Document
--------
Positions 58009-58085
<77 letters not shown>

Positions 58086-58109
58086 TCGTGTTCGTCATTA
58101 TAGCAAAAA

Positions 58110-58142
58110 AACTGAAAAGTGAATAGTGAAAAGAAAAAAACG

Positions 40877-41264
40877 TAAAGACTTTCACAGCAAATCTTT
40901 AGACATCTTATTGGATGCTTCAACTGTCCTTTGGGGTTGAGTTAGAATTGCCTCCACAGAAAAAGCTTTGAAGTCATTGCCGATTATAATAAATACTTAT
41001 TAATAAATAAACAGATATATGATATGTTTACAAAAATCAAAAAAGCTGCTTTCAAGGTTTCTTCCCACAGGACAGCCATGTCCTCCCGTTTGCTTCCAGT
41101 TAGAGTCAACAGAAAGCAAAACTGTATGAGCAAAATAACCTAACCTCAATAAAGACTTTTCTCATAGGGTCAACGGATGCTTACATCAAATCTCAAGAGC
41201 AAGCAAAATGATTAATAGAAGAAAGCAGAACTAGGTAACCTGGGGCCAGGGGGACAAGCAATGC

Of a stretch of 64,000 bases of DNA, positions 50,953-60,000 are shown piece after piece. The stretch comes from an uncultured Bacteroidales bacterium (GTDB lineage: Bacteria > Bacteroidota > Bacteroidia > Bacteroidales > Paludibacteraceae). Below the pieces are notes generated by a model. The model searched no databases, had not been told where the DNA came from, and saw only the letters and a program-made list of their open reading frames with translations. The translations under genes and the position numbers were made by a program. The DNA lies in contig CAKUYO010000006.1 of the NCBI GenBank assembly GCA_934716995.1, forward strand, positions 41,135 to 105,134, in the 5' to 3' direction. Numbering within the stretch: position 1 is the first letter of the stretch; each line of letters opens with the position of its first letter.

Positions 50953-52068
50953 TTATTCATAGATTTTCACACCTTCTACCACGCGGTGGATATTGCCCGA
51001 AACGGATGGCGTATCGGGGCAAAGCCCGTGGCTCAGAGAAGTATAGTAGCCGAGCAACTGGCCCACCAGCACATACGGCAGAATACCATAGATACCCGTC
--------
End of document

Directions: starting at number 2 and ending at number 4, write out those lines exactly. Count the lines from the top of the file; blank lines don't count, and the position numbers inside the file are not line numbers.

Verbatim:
<77 letters not shown>

Positions 58086-58109
58086 TCGTGTTCGTCATTA